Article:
May 30 (Bloomberg) -- Argentina’s lower house of congress last night gave final approval to legislation that pardons tax dodgers who invest undeclared funds in either the construction industry or to finance increased oil and gas production.
The government says the legislation will help bring part of the $160 billion Argentines hide from the authorities into the economy, and rejected opposition arguments the amnesty provides an opportunity for drug dealers and other criminals to launder money.
“Under no circumstances are the anti-money laundering norms being suspended,” Roberto Feletti, a lawmaker from the ruling coalition Victory Front, said before the bill was passed by 130 to 107 votes. “The funds will enter the banking system, and financial institutions have the obligation to apply all the anti-money laundering norms.”
The legislation reflects President Cristina Fernandez de Kirchner’s need for funds to finance YPF SA, the oil producer she seized a year ago on promises to expand output and reduce energy imports, opposition lawmaker Federico Pinedo said yesterday. The government seized 51 percent of YPF last year from Spain’s Repsol SA to stem fuel imports that doubled to $9.4 billion in 2011 and are expected to rise to as much as $15 billion this year.
Under the amnesty, Argentines with undeclared foreign-currency savings will be able to buy dollar bonds to finance increased energy production, or a dollar-denominated central bank certificate that can be used to acquire real estate or building materials.
Property transactons are traditionally conducted in the U.S. currency in Argentina. A ban on most dollar purchases, introduced by Fernandez to stem record capital outflows in 2011, led real estate transactions in Buenos Aires to drop 48 percent in the first quarter from the same period two years earlier, according to the capital’s public notaries’ college. Construction activity has fallen in 11 of the past 12 months, government data show.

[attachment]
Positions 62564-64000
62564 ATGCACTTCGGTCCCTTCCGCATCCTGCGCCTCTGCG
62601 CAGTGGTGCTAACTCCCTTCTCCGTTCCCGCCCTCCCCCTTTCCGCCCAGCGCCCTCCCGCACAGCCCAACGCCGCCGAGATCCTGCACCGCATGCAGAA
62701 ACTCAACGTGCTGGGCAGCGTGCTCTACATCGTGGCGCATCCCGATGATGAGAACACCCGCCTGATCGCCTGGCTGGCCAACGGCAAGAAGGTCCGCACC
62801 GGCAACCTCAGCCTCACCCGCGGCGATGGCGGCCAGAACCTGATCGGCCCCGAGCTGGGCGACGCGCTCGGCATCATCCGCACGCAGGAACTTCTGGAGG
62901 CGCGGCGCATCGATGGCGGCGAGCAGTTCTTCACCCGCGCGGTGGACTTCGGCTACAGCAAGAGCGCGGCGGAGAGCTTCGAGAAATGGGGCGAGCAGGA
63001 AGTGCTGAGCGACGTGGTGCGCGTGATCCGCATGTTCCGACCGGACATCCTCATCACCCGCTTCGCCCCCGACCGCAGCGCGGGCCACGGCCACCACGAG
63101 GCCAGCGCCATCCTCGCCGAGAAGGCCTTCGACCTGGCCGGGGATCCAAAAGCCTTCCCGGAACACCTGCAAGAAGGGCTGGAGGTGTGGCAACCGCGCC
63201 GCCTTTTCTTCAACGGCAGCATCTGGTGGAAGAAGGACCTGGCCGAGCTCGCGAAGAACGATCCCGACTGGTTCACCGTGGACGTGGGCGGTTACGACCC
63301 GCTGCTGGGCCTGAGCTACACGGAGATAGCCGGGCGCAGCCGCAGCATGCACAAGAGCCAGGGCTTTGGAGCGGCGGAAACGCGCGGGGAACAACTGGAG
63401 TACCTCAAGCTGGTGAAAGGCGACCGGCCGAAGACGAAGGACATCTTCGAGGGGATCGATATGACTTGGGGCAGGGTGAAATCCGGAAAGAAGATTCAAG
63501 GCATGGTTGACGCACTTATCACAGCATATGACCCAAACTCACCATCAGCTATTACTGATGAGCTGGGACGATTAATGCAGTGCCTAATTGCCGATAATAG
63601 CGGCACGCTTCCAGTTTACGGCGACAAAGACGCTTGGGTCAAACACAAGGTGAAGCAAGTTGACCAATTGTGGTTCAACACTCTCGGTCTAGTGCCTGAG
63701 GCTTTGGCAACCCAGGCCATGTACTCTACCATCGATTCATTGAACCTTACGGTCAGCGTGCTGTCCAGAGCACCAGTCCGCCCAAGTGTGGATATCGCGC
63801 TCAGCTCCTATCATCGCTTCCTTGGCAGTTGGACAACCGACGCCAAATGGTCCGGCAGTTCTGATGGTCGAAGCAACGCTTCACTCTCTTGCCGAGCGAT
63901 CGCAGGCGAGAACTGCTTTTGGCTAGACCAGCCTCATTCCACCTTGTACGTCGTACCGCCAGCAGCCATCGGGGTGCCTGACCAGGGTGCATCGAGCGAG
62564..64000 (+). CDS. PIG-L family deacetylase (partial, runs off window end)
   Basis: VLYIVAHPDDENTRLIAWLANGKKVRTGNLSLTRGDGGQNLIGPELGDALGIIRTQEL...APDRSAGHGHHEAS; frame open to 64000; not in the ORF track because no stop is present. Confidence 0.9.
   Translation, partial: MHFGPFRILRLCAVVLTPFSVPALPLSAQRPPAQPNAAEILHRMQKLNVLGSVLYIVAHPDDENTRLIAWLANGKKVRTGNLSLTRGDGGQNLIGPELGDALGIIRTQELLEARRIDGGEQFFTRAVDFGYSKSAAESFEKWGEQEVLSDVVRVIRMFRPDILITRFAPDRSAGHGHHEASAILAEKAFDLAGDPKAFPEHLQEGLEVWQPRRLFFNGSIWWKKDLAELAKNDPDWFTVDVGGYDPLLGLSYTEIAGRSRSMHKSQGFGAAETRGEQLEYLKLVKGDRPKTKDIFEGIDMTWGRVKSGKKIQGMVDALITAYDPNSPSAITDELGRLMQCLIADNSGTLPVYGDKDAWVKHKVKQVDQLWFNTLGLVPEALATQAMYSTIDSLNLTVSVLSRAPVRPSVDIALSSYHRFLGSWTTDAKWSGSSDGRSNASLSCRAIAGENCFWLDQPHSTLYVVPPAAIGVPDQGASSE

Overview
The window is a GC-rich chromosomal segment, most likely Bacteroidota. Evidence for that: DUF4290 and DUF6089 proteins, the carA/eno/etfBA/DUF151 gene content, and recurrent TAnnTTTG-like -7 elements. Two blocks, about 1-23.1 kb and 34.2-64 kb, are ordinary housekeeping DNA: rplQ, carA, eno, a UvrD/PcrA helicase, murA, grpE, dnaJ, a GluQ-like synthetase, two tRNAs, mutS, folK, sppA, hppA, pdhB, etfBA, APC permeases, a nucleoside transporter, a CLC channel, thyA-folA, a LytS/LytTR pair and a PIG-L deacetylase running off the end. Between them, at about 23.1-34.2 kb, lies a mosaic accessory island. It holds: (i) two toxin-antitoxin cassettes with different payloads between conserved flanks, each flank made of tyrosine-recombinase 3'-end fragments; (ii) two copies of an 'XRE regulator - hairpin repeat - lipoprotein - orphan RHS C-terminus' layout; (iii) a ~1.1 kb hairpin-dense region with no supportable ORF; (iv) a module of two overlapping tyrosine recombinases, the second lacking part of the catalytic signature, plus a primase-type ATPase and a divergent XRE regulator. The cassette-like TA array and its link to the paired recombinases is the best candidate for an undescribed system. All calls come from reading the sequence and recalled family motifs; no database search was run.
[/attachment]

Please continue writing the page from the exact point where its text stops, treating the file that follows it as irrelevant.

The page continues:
Those accepting the amnesty won’t have to pay past-due taxes or explain the origin of the funds. The energy bond pays 4 percent interest and matures in 2016.
The bill was approved by the Senate on May 22.
In 2009, about $4 billion of hidden money was declared to the authorities under a law that enabled savers to whitewash funds by paying a tax of as much as 8 percent. According to deputy Economy Minister Axel Kicillof, Argentines held about $160 billion in undeclared funds in 2006, of which $120 billion had been funneled into foreign bank accounts.
The Financial Action Task Force, a Paris-based intergovernmental money laundering watchdog, in February included Argentina, Zimbabwe, Afghanistan, Cuba and Bolivia in a list of countries that needed stricter controls and sanctions to combat money laundering and financing of terrorism.
Although lawmakers from Fernandez’s coalition say they have undertaken measures to comply with all the FATF requirements, opposition Senator Liliana Negre de Alonso said the bill flies in the face of those demands.
The government has pledged that those who hand over dollars in exchange for the bonds will be repaid in greenbacks when they mature.
“It’s a bad joke for all those Argentines who follow and respect the law,” Miguel Giubergia, a lawmaker from the opposition Civic Radical Union party, said during yesterday’s debate.
Concerned that 24 percent annual inflation, a widening budget deficit and declining central bank reserves would force the government to devalue the peso, Argentines took $21.5 billion out of South America’s second-biggest economy in 2011.
Within days of her re-election in October that year, Fernandez started to tighten currency controls, including limits on dividend remittances abroad, taxes on use of credit and debit cards abroad, and a ban on dollar purchases for savings or real estate transactions.
While her measures slowed capital outflows to $3.4 billion in 2012, central bank reserves, which she uses to pay the nation’s foreign debt, continued to decline, reaching $38.6 billion on May 29 from a record $52.6 billion in January 2011.
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